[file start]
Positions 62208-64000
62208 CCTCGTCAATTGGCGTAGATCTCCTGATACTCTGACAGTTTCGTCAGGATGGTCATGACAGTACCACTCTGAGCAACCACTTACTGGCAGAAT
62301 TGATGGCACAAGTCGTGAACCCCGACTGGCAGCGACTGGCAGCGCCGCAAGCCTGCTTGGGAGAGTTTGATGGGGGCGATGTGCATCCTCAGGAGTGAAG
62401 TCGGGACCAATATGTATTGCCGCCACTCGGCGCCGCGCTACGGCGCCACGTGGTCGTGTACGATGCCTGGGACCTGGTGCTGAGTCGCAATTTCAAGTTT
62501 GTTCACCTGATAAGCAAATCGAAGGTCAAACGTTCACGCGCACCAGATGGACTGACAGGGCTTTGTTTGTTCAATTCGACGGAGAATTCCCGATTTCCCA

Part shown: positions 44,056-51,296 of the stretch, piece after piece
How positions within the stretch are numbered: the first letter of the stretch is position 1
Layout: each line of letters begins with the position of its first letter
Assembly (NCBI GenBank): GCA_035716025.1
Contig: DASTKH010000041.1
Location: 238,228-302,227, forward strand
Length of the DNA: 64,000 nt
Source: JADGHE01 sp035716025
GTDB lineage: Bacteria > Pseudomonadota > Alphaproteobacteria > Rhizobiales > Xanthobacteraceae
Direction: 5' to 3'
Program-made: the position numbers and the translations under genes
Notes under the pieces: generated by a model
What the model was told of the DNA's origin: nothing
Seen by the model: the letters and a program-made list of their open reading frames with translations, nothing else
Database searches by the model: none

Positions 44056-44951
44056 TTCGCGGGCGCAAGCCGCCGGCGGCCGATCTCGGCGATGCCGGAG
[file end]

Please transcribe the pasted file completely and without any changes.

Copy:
Positions 62208-64000
62208 CCTCGTCAATTGGCGTAGATCTCCTGATACTCTGACAGTTTCGTCAGGATGGTCATGACAGTACCACTCTGAGCAACCACTTACTGGCAGAAT
62301 TGATGGCACAAGTCGTGAACCCCGACTGGCAGCGACTGGCAGCGCCGCAAGCCTGCTTGGGAGAGTTTGATGGGGGCGATGTGCATCCTCAGGAGTGAAG
62401 TCGGGACCAATATGTATTGCCGCCACTCGGCGCCGCGCTACGGCGCCACGTGGTCGTGTACGATGCCTGGGACCTGGTGCTGAGTCGCAATTTCAAGTTT
62501 GTTCACCTGATAAGCAAATCGAAGGTCAAACGTTCACGCGCACCAGATGGACTGACAGGGCTTTGTTTGTTCAATTCGACGGAGAATTCCCGATTTCCCA

Part shown: positions 44,056-51,296 of the stretch, piece after piece
How positions within the stretch are numbered: the first letter of the stretch is position 1
Layout: each line of letters begins with the position of its first letter
Assembly (NCBI GenBank): GCA_035716025.1
Contig: DASTKH010000041.1
Location: 238,228-302,227, forward strand
Length of the DNA: 64,000 nt
Source: JADGHE01 sp035716025
GTDB lineage: Bacteria > Pseudomonadota > Alphaproteobacteria > Rhizobiales > Xanthobacteraceae
Direction: 5' to 3'
Program-made: the position numbers and the translations under genes
Notes under the pieces: generated by a model
What the model was told of the DNA's origin: nothing
Seen by the model: the letters and a program-made list of their open reading frames with translations, nothing else
Database searches by the model: none

Positions 44056-44951
44056 TTCGCGGGCGCAAGCCGCCGGCGGCCGATCTCGGCGATGCCGGAG